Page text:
Mechanical properties, such as malleability and ductility, do not apply to single atoms of any element because mechanical properties arise when atoms bond. The type, strength and orientation of these resulting bonds determines the mechanical properties of matter.
The covalent carbon-carbon bond between two carbon atoms involves the participation of one, two or three electrons from each atom. Single carbon-carbon bonds most commonly result when two carbon atoms each hybridize and share their sp3 orbitals. Single bonds between carbon atoms can also result from other, less common orbital hybridizations, such as sp2 hybridization. The approximate energy of a single carbon-carbon bond is 80 kilocaries per mole.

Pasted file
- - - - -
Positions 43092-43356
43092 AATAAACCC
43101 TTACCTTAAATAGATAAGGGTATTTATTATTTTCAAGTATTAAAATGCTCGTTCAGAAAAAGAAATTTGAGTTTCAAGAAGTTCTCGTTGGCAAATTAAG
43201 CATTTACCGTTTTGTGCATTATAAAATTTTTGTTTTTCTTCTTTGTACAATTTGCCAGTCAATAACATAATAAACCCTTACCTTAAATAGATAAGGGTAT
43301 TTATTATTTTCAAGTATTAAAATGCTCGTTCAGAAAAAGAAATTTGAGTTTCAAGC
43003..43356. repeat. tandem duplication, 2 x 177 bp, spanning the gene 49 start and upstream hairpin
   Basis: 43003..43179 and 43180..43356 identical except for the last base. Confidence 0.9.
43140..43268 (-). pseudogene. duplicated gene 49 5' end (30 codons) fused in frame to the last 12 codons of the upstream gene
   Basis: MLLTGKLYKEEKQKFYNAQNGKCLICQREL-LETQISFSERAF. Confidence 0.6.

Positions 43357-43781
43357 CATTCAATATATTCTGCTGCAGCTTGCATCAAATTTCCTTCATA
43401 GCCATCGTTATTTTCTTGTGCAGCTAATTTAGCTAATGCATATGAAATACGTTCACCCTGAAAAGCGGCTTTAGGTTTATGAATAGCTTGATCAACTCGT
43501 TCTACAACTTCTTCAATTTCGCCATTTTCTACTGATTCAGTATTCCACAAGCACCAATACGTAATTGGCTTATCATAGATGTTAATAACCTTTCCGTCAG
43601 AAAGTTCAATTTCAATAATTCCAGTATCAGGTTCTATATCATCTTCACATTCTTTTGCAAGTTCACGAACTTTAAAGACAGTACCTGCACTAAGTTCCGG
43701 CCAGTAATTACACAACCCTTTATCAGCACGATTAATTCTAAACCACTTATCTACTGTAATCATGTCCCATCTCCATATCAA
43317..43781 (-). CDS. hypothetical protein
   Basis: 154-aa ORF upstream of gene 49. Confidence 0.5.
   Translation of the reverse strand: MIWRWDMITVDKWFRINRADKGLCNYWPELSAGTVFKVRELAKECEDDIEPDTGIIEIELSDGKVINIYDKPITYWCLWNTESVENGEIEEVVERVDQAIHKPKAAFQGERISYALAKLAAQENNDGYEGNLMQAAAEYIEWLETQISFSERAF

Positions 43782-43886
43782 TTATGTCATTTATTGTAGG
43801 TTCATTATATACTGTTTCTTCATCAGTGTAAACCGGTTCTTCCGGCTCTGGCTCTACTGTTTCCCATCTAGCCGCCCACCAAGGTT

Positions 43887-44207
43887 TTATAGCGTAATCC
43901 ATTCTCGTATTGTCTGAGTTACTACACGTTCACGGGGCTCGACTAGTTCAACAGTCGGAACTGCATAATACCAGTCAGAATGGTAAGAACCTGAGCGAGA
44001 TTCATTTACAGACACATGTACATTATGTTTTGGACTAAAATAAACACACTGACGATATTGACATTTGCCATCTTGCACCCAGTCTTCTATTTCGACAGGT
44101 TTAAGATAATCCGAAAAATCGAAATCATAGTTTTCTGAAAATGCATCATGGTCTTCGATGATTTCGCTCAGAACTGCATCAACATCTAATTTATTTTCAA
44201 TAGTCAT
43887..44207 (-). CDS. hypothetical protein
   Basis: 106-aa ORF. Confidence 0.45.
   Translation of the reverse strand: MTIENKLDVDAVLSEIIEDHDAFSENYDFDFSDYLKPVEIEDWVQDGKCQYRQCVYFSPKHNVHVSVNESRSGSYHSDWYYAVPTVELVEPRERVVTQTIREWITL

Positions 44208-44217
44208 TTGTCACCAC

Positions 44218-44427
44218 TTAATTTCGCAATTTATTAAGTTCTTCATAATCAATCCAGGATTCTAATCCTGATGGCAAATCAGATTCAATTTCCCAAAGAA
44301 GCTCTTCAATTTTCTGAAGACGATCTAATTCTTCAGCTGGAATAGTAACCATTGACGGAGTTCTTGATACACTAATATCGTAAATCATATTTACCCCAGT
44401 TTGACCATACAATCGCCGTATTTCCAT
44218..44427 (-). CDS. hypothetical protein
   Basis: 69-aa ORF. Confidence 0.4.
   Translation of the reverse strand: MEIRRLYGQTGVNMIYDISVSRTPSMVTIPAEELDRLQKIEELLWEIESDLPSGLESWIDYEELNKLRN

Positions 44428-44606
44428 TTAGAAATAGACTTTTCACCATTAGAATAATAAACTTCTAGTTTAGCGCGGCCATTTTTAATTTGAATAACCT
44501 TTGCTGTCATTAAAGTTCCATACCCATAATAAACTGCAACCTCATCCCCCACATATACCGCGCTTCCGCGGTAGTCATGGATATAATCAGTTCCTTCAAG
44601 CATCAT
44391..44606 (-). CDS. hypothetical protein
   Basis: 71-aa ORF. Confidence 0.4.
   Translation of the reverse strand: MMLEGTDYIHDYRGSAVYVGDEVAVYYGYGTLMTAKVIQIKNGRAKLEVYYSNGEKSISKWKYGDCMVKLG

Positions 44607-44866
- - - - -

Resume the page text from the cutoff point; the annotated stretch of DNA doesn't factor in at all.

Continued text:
Two carbon atoms can also double bond through two hybridized sp2 orbitals and two unhybridized p orbitals. The average energy of the resulting bond is 140 kilocaries per mole.
These values are exceptionally high in comparison with other elemental bond energies, such as 38.4 kilocaries per mole for nitrogen-nitrogen bonds and 35 kilocaries per mole for oxygen-oxygen bonds. Carbon is also capable of catenation, the formation of long, continuous chains of its own atoms. The high interatomic bond strength and catenation ability of carbon give it different forms of exceptional mechanical properties. Carbon nanotubes have a theoretical Young’s modulus of 1 tetrapascal and tensile strengths between 11 and 63 gigapascals. The covalent nature and directionality of carbon-carbon bonds limit the malleability and ductility of carbon allotropes.